Composites of 500mb geopotential height anomalies for days when ARs of Type 1–3 (a) or Types 7–9 (b) were making landfall at 40°N during the 2016–2017 water year. Difference in IVT fields for the two types of events are shown in panel (c), displayed as average IVT during Type 1–3 events minus average IVT during Type 7–9 events

By contrast, Type 7–9 ARs occurred during strong Aleutian low conditions and with low pressure extending over Alaska (Fig. 14b). A comparison of IVT fields during Type 1–3 versus Type 7–9 ARs shows that, as expected from the historical analysis, the AR track extends farther south during the Type 1–3 ARs and more moisture is transported into California.

The unusually wet conditions in Northern California during the winter of 2016/2017 appear to be at least partly due to the persistence of Type 1–3 events, which represent the type of ARs associated with heavy rainfall in California, and which occurred repeatedly during the season. The average duration of a landfalling AR at 40°N is 2.5 days. During WY’17, there were three Type 1–3 ARs that were especially long-lasting. A 4-day event on Dec 8–11, a 5-day event on Jan 7–11, and a nearly unprecedented 8-day event on Feb 2–9. An 8-day AR event is very rare, representing only about 3% of ARs making landfall at this location. Additionally, the IVT content associated with these storms was extremely high. For the California coast in general, the IVT associated with landfalling ARs during WY’17 reached record magnitudes (GSR’17). At 40°N, the peak IVT during the Feb 2–9 event exceeded the historical 98th percentile, so not only was this event unusually long, it was also extremely intense in terms of vapor transport. It was just after this 8-day event in February, which followed a series of other wet events, that overflow at Oroville dam occurred leading to large-scale evacuations. The storms of Jan 8–10 and Feb 7–9 were particularly wet for California, which together brought almost a quarter of a normal year’s annual precipitation in just 6 days.

5 Summary and discussion

We analyzed over six decades of atmospheric rivers making landfall in Northern California. We observed several different types of ARs characterized by differences in atmospheric circulation patterns that yield different pathways to ARs impacting the California coast at 40°N. The commonality among all ARs is the requisite low–high pair positioned along the US West Coast. However, there are important differences between the various types of ARs, which are modulated by the climate state and regional teleconnection patterns. These differences were found to have important implications for precipitation variability. In general, the phase of ENSO and the PDO appear to modulate the IVT direction at landfall and landfall-evolution. During El Niño/PDO + the preferred landfall orientation is southerly-southwesterly while during La Niña/PDO- a more westerly flow is observed. This is in agreement with previous work (Ryoo et al. 2013; Favre and Gershunov 2006; Kim and Alexander 2015; Kim et al. 2017) noting more cyclonic (anticyclonic) systems along California during El Niño (La Niña) excursions. These results also support the work of Kim et al. (2017) who examined AR activity along the US west coast during different phases of ENSO and found important ENSO influence for vapor transport and storm intensity, but little influence on AR landfall probability in Northern California.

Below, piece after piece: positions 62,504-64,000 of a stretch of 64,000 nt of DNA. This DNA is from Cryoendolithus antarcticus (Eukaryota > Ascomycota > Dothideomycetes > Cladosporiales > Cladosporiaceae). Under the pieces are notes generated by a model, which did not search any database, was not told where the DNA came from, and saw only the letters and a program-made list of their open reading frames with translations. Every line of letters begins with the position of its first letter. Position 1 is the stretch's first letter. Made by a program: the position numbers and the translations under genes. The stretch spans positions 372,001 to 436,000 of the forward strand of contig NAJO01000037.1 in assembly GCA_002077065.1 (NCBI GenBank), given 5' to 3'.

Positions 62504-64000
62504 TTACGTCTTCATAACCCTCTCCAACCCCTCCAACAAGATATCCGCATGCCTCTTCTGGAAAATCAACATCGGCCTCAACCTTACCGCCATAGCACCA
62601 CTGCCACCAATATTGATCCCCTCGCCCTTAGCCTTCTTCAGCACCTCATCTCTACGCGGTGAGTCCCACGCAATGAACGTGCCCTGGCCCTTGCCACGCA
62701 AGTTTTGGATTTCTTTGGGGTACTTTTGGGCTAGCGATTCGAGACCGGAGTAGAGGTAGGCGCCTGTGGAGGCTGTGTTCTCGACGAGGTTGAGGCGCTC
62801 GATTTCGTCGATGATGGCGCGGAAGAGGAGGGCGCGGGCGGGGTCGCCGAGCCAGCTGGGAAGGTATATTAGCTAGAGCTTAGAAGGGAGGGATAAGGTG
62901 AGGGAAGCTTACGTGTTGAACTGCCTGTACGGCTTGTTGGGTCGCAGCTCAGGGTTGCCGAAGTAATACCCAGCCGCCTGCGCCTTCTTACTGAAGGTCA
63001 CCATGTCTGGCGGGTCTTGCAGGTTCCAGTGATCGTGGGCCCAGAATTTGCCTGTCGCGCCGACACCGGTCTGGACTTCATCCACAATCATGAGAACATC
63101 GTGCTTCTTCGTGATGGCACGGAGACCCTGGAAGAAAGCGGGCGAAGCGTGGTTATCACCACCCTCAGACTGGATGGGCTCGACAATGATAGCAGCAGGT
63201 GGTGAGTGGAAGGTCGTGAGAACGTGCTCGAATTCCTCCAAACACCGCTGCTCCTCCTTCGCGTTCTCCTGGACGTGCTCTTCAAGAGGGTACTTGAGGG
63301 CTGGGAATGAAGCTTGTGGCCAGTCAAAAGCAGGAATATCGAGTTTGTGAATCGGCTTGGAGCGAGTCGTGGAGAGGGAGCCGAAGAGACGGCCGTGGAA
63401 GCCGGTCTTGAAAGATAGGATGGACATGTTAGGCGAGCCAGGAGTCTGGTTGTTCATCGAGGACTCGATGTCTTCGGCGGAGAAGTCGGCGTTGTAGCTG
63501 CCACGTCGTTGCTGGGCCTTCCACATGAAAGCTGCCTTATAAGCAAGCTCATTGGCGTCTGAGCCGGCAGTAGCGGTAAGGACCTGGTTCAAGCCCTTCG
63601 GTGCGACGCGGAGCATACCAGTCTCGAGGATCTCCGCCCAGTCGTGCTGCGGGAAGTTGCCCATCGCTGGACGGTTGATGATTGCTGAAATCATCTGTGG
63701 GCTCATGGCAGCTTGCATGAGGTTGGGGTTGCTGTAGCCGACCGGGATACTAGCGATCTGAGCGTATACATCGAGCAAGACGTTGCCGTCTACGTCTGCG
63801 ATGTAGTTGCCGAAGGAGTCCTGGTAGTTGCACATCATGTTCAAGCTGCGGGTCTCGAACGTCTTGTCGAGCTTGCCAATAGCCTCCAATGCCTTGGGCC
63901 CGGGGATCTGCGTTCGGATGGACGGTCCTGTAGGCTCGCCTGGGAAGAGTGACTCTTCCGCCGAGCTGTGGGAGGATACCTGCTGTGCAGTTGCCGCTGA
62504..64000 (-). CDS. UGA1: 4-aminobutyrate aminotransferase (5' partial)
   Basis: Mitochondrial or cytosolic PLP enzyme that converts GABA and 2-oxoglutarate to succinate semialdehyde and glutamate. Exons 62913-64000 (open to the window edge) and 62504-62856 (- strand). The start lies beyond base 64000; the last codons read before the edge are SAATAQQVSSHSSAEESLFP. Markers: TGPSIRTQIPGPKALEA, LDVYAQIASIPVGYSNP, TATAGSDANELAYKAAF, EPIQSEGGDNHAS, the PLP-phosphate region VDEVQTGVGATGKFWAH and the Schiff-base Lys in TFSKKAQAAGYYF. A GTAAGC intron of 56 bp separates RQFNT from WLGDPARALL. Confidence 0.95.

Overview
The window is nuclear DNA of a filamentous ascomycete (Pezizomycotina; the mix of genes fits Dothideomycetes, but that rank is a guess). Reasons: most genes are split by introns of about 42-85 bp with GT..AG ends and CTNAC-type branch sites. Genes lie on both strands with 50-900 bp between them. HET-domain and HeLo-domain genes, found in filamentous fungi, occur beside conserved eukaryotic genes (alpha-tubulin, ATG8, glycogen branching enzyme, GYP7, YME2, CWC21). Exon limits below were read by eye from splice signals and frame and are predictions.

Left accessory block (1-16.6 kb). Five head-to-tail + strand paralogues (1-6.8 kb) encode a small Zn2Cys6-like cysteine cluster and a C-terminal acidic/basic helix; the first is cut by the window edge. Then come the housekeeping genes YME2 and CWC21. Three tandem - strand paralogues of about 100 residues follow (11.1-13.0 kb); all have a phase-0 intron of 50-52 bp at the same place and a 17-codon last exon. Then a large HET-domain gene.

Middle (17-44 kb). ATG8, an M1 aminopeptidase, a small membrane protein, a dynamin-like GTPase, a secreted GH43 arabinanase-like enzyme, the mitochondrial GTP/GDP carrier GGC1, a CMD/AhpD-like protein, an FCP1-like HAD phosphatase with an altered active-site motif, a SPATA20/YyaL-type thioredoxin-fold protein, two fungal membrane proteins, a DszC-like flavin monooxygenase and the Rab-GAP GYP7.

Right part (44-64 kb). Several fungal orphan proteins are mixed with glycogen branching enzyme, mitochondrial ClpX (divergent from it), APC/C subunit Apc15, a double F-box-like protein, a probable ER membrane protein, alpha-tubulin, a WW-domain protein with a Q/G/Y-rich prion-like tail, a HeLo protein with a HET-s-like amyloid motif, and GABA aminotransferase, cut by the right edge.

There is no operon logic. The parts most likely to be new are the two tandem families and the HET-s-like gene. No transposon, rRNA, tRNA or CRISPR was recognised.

We investigated the role of regional climate modes in modulating AR activity in Northern California. The negative phase of the AO/WPO/EPO is associated with more precipitation in California, which we attribute to circulation features that affect the AR track and orientation at landfall. In general, a more southwesterly flow is observed when the regional modes are negative and a more westerly flow occurs when they are positive. It follows that more precipitation occurs in California during El Niño and/or when the regional modes are negative. An analysis comparing effect of ENSO versus the regional climate modes in modulating precipitation in California showed the regional modes to be more influential than ENSO in modulating AR precipitation, which demonstrates how, subseasonally, the regional modes can act to reinforce or counter the effects of ENSO.